Tenth UK-Caribbean Forum: Action Plan
At the conclusion of the 10th UK-Caribbean Forum, held virtually on 18 March 2021, the Foreign Ministers of the United Kingdom and Caribbean countries, welcoming the Communiqué signed at the Forum, also agreed on the following Action Plan for a two-year period up to 2023, when the next full Forum meeting is currently envisaged.
This Action Plan is intended to allow for a strategic and sustained approach to the UK-Caribbean relationship, based on ambitious, yet focussed and realistic commitments. It serves as a road map for the practical implementation of the Communique and sets out the enhanced commitments of both the UK and Caribbean Forum countries for a renewed and strengthened partnership.
To this end, Ministers of the United Kingdom and Caribbean Governments agreed that:
– it is important to act together for mutual benefit and the global common good, based on their many shared values, at a time of unparalleled challenges, particularly around the COVID-19 global pandemic and climate change, and that;
– this Action Plan will remain a standing agenda for review at quarterly meetings between Caribbean High Commissioners based in London and the Minister for the Caribbean at the Foreign, Commonwealth and Development Office (FCDO). Together, they will agree joint action in cases where specific objectives are at risk of not being met.
The parties recognise that the value of the UK-Caribbean Forum lies in concrete and practical follow-up to commitments made at its meetings. Therefore, the parties will conduct a full audit of achievements against the Action Plan goals after the first year and immediately prior to the next Forum.
Specific areas of joint action
1. Recovery from the Covid 19 pandemic
1.1 The UK will maintain its significant financial commitment of £548m to the COVAX facility.
1.2 The UK will consistently make the case internationally for Caribbean countries to benefit from vaccination roll-out, including through the COVAX facility as part of its approach to equitable access, and additionally as a means to restart tourism to the region. The UK will remain committed to facilitating further access to, and the timely, fair and equitable distribution of, vaccines, including through COVAX.
1.3 The UK will use its position on Boards of the multilateral and regional development banks to ensure they can offer appropriate concessional and other “soft” loan packages to help expand vaccine coverage
1.4 The UK will work with Caribbean countries to support economic recovery and resilience in the region, while tackling gender and other inequalities, including through action across the international system to tackle long-term challenges around debt and access to finance, recognising the unique vulnerabilities that Caribbean Small Island Developing States face.
1.5 Caribbean countries will work to ensure that the vaccine roll-out is a success, for example by prioritising their most vulnerable citizens, and through effective public communications campaigns to encourage vaccine acceptance.
1.6 The UK will work with the Caribbean to support pandemic preparedness in the region, to help in ensuring that it is better prepared to respond to future pandemic or other global health emergencies.
2. Bilateral and regional cooperation
2.1 The UK intends toremain one of the largest bilateral donors to the Caribbean region, including through a £21m contribution to the Caribbean Development Bank’s Special Development Fund, for the period 2021-24.
2.2 The UK will maintain its recently expanded permanent diplomatic presence in the Caribbean, while delivering on current aid commitments, including for the UK-Caribbean Infrastructure Fund and support on climate resilience and disaster risk reduction; inclusive economic recovery; and governance and security.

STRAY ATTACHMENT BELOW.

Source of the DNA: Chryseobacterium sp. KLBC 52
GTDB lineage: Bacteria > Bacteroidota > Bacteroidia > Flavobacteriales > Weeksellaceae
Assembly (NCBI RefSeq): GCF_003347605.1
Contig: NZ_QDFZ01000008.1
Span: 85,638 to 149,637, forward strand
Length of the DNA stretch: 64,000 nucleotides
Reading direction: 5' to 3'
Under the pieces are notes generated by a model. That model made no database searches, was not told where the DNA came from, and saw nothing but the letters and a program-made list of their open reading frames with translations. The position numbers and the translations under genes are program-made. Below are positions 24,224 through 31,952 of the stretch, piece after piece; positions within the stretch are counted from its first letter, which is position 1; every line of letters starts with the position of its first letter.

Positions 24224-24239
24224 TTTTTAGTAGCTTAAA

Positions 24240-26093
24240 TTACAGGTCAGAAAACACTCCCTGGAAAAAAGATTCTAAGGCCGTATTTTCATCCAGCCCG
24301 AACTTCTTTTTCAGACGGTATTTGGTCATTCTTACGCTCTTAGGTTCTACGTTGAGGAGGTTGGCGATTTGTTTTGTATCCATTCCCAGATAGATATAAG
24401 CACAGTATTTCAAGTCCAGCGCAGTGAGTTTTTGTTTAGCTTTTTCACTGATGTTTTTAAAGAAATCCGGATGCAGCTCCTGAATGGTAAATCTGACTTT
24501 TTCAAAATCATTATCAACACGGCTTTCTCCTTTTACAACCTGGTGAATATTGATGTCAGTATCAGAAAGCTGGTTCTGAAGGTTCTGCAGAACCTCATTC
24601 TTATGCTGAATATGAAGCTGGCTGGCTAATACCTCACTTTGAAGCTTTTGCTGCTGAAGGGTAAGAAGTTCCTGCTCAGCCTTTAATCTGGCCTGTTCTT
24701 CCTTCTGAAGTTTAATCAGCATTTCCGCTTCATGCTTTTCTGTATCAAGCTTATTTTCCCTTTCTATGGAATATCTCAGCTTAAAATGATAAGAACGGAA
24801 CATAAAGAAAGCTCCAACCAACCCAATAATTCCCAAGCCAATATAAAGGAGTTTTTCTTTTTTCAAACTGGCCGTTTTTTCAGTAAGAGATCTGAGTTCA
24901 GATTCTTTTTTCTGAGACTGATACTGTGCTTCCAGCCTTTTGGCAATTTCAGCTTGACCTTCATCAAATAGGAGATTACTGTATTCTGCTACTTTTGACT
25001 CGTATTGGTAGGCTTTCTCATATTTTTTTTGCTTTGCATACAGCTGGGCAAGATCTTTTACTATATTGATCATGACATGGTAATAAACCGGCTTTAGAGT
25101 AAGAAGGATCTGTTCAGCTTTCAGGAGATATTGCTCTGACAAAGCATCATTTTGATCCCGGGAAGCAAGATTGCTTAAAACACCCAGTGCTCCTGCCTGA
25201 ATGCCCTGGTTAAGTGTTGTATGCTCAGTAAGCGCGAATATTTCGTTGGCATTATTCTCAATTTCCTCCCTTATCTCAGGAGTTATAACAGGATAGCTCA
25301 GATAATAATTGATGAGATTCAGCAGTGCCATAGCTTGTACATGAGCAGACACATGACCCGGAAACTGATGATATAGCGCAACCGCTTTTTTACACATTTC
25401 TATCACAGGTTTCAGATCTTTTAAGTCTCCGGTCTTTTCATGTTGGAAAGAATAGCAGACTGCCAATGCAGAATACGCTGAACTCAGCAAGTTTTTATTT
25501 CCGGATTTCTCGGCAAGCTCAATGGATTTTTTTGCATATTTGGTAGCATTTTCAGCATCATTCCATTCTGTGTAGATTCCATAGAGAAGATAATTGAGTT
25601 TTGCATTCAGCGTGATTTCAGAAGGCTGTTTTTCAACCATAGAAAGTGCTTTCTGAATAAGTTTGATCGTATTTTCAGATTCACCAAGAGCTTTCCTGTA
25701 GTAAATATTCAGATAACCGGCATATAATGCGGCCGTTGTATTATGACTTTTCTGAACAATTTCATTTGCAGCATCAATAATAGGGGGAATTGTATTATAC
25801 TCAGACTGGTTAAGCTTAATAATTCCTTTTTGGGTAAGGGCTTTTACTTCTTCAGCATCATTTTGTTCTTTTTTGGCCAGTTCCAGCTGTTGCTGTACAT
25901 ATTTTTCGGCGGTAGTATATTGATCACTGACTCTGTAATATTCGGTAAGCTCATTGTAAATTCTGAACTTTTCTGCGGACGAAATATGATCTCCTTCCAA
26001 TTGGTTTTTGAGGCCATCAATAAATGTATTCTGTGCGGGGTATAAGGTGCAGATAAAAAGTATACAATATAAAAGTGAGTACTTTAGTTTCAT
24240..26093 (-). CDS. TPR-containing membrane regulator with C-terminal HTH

2.3 The UK will continue to offer Chevening, Commonwealth Scholarships and Commonwealth Distance Learning Scholarships for Caribbean students to study at post-graduate level in the UK, noting that over 400 Caribbean students have benefitted in this way since 2015.
2.4 The British Council will focus its work in the Caribbean region, on an inclusive basis, in supporting skills of young people in schools, on developing creative enterprise and in enabling up to 15,000 more people to gain UK professional and university qualifications up to 2024.
2.5 The UK will continue to provide humanitarian, military and technical support, both to plan for, and respond to, natural disasters in the Caribbean, particularly hurricanes. The UK’s Royal Navy will continue to work in the region on counter-narcotics operations, counter-illicit trafficking operations, and on disaster relief, including hurricane response.
2.6 The UK will continue to work closely with CDEMA to enhance regional cooperation.
2.7 The UK’s Ministry of Defence will endeavour to hold another Chiefs of Defence Staff conference during 2021 and will support the establishment of a Caribbean Military Academy in Jamaica.
2.8 The UK commits to erect a monument to the Windrush generation at Waterloo Station in central London, with the target date of Windrush Day in June 2022.
2.9 The UK similarly commits to keeping both the Windrush Scheme and the Windrush Compensation Scheme open for as long as necessary in order to provide documentation and compensation to those who need it.
2.10 The UK will work with external partners to establish clear criteria for disbanding the Windrush Scheme, and will notify stakeholders and communities in good time before considering closing either of the Schemes.
2.11 Additionally, the UK commits £500,000 to the Windrush Grassroots Fund, applications for which are being managed in two phases during 2021, and overseen by a third party, Voice4Change England.
2.12 The UK also commits up to £500,000 to the Windrush Day Grant Scheme 2021 to celebrate and commemorate the Windrush generation and their descendants.
3. Trade and commercial relations
3.1 The Caribbean countries which have not yet done so will make every effort to ratify the CARIFORUM-UK Economic Partnership Agreement (EPA) and will strive to ensure the terms of the EPA are implemented, while taking account of capacity constraints in small jurisdictions.
3.2 The UK will ensure continued duty-free and quota-free access to its market for Caribbean countries’ products.
3.3 The joint institutions envisaged under the EPA will be set up and begin meeting for the first time later in 2021, including a first CARIFORUM-UK EPA Joint Ministerial Council, and a preparatory senior officials meeting, to agree on a roadmap towards fulfilling the potential of the agreement, including on digital trade and renewables.